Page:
Postby middleway on Thu Feb 22, 2018 2:37 am

Over long years I've come to the conclusion that labels for martial arts exist in the world because they do matter. If they didn't matter (to whatever extent) then they wouldn't exist.


At the level of the group i agree. At the level of the individual i am not sure that any distinctions matter.

I think BJJ and Judo have the potential for being in the middle of the scale - some Jin usage. Often this is what you see termed as 'invisible jiujitsu'. I think that's exactly what you need for groundwork (and for fighting generally) - beyond that it's a case of returns vs time spent. If you want to make your living as a pianist you don't need to become a master of the very hardest pieces of classical music. It's almost irrelevant. Of course, if you want to devote your life to it then, it's your life and it's a world of discovery.


Nicely put.
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Re: Invisible JiuJitsu

Postby jaime_g on Thu Feb 22, 2018 2:42 am

I was reading recently (not my idea) that the best way to view it is a sliding scale of 1 to 10 for 'how internal is this?' - from just using local muscle on the left (0-1), through to external martial arts in the middle (5) that use Jin (ground force) to some extent, to internal martial arts at the end (10 being the highest) that use full dantien control of movement.

I think BJJ and Judo have the potential for being in the middle of the scale - some Jin usage. Often this is what you see termed as 'invisible jiujitsu'. I think that's exactly what you need for groundwork (and for fighting generally) - beyond that it's a case of returns vs time spent. If you want to make your living as a pianist you don't need to become a master of the very hardest pieces of classical music. It's almost irrelevant. Of course, if you want to devote your life to it then, it's your life and it's a world of discovery.


I'm sure chen tcc scores a 10 in that scale ::)

Why only middle of the scale? Do you see a problem on using full dantian controlled movement in bjj and judo?
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Re: Invisible JiuJitsu

Postby willie on Fri Feb 23, 2018 10:35 am

GrahamB wrote:Over long years I've come to the conclusion that labels for martial arts exist in the world because they do matter. If they didn't matter (to whatever extent) then they wouldn't exist.

I was reading recently (not my idea) that the best way to view it is a sliding scale of 1 to 10 for 'how internal is this?' - from just using local muscle on the left (0-1), through to external martial arts in the middle (5) that use Jin (ground force) to some extent, to internal martial arts at the end (10 being the highest) that use full dantien control of movement.

I think BJJ and Judo have the potential for being in the middle of the scale - some Jin usage. Often this is what you see termed as 'invisible jiujitsu'. I think that's exactly what you need for groundwork (and for fighting generally) - beyond that it's a case of returns vs time spent. If you want to make your living as a pianist you don't need to become a master of the very hardest pieces of classical music. It's almost irrelevant. Of course, if you want to devote your life to it then, it's your life and it's a world of discovery.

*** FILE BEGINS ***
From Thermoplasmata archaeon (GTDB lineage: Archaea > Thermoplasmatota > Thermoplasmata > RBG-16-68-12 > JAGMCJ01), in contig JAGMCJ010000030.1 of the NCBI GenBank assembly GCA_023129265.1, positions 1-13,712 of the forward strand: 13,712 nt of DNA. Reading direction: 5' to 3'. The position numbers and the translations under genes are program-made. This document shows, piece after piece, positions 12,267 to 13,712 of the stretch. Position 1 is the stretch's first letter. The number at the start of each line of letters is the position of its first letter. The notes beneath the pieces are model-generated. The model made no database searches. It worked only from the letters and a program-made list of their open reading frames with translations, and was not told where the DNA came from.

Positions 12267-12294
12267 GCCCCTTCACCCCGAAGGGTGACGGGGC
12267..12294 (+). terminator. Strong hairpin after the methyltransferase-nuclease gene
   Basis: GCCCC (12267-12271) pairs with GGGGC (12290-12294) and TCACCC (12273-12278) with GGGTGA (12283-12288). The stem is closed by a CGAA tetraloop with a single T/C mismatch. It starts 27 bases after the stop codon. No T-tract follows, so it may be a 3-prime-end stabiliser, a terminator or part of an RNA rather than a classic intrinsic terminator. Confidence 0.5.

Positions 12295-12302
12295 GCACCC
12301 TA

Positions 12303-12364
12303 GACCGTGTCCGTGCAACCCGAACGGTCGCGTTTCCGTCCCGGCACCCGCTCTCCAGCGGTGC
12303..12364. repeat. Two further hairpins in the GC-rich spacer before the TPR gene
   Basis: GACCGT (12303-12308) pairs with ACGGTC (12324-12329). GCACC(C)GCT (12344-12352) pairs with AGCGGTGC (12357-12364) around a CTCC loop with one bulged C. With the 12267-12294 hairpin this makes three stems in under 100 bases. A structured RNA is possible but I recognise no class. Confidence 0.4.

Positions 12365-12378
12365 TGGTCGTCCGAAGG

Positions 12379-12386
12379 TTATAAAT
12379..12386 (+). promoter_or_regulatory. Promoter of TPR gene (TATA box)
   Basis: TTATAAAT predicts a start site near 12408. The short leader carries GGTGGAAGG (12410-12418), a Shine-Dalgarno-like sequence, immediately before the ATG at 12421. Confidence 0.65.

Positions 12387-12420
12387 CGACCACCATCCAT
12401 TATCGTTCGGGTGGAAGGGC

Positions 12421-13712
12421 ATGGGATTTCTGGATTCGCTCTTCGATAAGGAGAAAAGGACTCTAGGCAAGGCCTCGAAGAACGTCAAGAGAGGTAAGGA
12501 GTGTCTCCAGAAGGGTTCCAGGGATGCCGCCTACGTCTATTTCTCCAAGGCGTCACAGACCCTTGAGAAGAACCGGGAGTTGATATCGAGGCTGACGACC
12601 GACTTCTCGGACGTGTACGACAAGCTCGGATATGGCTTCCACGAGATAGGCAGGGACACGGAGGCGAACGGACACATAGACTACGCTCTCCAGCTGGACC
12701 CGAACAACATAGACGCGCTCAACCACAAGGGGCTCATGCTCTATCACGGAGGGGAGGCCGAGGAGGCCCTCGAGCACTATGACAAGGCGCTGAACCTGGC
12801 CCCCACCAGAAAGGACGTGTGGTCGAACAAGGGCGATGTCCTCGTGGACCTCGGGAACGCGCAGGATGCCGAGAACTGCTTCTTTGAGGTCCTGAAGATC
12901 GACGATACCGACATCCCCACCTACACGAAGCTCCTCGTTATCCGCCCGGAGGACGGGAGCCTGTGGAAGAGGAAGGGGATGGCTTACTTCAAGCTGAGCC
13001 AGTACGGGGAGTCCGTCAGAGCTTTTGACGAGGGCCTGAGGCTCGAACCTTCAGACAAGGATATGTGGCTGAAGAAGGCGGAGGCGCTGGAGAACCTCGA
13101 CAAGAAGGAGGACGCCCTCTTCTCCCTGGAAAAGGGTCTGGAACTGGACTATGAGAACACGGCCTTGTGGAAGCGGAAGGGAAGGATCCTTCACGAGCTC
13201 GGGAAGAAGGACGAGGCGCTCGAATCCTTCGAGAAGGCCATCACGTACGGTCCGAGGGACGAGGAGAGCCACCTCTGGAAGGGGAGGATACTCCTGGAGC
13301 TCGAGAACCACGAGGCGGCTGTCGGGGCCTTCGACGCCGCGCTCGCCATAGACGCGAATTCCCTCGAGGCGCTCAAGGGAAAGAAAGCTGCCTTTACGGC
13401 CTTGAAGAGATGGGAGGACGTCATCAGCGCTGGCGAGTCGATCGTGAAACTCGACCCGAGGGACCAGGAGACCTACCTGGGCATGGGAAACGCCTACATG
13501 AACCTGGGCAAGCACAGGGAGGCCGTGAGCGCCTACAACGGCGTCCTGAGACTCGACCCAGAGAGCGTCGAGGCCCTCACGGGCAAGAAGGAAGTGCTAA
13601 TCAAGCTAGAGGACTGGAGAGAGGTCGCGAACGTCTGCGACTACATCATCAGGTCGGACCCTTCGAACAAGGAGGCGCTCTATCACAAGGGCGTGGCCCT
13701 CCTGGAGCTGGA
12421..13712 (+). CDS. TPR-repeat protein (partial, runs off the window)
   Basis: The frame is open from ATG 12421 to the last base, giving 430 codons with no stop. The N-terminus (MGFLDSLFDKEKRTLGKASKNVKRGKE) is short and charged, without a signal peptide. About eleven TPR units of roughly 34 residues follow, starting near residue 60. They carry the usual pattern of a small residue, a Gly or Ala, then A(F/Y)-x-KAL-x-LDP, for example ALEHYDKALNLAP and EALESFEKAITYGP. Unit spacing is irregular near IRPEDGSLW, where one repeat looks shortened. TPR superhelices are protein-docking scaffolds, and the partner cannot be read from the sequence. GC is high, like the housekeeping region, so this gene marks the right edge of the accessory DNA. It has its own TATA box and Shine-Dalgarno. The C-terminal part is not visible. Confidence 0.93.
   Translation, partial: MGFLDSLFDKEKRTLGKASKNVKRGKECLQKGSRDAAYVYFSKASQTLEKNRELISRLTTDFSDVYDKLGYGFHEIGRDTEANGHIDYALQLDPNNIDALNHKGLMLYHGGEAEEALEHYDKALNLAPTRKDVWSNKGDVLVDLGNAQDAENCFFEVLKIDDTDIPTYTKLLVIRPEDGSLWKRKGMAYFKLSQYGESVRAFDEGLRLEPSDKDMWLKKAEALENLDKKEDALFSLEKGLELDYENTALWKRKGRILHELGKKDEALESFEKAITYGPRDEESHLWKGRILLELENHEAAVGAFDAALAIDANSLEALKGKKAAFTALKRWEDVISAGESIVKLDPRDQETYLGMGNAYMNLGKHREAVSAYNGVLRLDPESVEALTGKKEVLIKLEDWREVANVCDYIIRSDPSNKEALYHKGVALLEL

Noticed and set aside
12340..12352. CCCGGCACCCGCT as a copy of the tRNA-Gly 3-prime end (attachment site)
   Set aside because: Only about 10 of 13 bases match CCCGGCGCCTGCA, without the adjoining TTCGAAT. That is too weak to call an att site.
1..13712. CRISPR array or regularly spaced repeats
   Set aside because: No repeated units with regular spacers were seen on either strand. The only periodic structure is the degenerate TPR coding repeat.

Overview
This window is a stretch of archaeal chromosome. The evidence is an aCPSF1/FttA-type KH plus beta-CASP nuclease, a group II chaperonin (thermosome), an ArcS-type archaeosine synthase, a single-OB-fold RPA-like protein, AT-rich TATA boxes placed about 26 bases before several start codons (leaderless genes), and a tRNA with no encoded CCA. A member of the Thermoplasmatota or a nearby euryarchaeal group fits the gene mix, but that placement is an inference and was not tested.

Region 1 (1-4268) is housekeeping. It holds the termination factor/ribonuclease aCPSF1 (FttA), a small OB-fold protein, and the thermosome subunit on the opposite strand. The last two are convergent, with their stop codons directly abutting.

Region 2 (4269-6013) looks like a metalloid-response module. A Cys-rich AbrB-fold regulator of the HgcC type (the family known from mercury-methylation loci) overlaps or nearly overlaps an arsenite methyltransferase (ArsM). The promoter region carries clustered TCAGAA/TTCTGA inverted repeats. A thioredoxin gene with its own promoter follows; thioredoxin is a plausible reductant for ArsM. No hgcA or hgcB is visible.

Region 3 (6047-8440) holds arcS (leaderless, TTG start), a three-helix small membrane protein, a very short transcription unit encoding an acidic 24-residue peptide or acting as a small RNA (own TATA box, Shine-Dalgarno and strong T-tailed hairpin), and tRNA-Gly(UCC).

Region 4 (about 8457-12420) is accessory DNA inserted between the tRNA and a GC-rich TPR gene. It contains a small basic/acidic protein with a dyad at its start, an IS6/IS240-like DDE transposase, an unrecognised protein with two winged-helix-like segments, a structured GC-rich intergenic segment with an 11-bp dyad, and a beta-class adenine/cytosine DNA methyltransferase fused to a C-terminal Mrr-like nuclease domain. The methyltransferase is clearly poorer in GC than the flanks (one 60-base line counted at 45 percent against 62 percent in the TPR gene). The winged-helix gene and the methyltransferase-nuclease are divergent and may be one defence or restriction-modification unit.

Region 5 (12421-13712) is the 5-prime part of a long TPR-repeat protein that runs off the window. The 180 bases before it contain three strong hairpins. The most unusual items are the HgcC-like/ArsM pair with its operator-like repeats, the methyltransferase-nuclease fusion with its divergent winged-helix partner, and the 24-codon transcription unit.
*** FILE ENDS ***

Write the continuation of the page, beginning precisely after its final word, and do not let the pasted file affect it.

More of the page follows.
Hi Graham, Yes.
I don't think of a sliding scale, but I do think of what's more inside.
Dantian augmentation is 10.
Segmented strength as 1.
I've met people who are extremely snobbish over "internal" and they don't even know about dantian augmentation or using internal organs
to actually power applications. These people think totally black and white. It's what's more inside or more outside.
Is Kua internal? if it is, then where is it on your list?

On the other half of your post. I really didn't see anything special about this "invisible Jiu Jitsu".
I also don't really think that it's necessary to compare them or to try to tag them with a line like "internal".
Last edited by willie on Fri Feb 23, 2018 10:53 am, edited 2 times in total.
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Re: Invisible JiuJitsu

Postby grzegorz on Fri Feb 23, 2018 11:36 am

Everything is martial arts is marketing. No marketing, no students.

The whole reaaon we are talking about BJJ (instead of sambo for example) is because they knew how to market themselves.
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Re: Invisible JiuJitsu

Postby Dmitri on Fri Feb 23, 2018 12:43 pm

grzegorz wrote:...because they knew how to market themselves.

...you mean had the balls and the skills to market themselves the way they did.
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Re: Invisible JiuJitsu

Postby grzegorz on Fri Feb 23, 2018 12:54 pm

Call it what you want marteking is marketing.

I have 4 videos on YouTube called Russian Sambo vs. BJJ. It was shot in the US. I think the Sambo club are actually Georgians but I posted it because BJJers were posting and highlighting only the matches they won but actually it was pretty much even Steven by the end.

BJJers are marketing geniuses. I love bjj and sambo and judo but that doesn't mean I can't criticize it. Just as I love my silly ass backwards country and criticize the hell out of it too.

I believe in the truth and speak the truth otherwise what is the point in posting? After UFC 4 just BJJ wasn't enough.
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Re: Invisible JiuJitsu

Postby grzegorz on Fri Feb 23, 2018 12:59 pm

Here is one of four.

https://youtu.be/6uWgXZbBToY

The Gracies love money. If you don't believe me then you don't know the Gracies.

I am not hating. It is what it is. I suppose if my grandfather had his own art that could make me rich I would cash in too.

Invisible Juijitsu...LOL! In judo we just call it judo.

Sambo relied more on a top game for good reasons.

https://youtu.be/57J54Dkbk5I